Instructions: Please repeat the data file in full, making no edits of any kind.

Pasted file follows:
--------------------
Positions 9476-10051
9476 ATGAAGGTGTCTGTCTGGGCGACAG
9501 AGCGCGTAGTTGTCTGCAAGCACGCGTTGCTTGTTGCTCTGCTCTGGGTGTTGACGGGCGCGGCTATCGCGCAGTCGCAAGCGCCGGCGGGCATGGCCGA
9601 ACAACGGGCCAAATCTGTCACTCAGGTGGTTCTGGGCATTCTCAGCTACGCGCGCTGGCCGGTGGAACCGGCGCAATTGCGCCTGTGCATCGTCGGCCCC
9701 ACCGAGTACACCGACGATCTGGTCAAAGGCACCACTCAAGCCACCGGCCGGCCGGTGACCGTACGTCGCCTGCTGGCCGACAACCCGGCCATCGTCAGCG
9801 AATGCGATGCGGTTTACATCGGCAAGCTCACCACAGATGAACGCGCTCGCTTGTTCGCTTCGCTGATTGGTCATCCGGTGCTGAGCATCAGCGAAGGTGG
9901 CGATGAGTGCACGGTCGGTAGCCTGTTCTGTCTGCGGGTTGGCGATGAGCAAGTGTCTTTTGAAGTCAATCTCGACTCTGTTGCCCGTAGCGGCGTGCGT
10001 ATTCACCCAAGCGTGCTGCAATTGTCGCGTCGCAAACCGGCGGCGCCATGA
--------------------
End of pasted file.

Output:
Positions 9476-10051
9476 ATGAAGGTGTCTGTCTGGGCGACAG
9501 AGCGCGTAGTTGTCTGCAAGCACGCGTTGCTTGTTGCTCTGCTCTGGGTGTTGACGGGCGCGGCTATCGCGCAGTCGCAAGCGCCGGCGGGCATGGCCGA
9601 ACAACGGGCCAAATCTGTCACTCAGGTGGTTCTGGGCATTCTCAGCTACGCGCGCTGGCCGGTGGAACCGGCGCAATTGCGCCTGTGCATCGTCGGCCCC
9701 ACCGAGTACACCGACGATCTGGTCAAAGGCACCACTCAAGCCACCGGCCGGCCGGTGACCGTACGTCGCCTGCTGGCCGACAACCCGGCCATCGTCAGCG
9801 AATGCGATGCGGTTTACATCGGCAAGCTCACCACAGATGAACGCGCTCGCTTGTTCGCTTCGCTGATTGGTCATCCGGTGCTGAGCATCAGCGAAGGTGG
9901 CGATGAGTGCACGGTCGGTAGCCTGTTCTGTCTGCGGGTTGGCGATGAGCAAGTGTCTTTTGAAGTCAATCTCGACTCTGTTGCCCGTAGCGGCGTGCGT
10001 ATTCACCCAAGCGTGCTGCAATTGTCGCGTCGCAAACCGGCGGCGCCATGA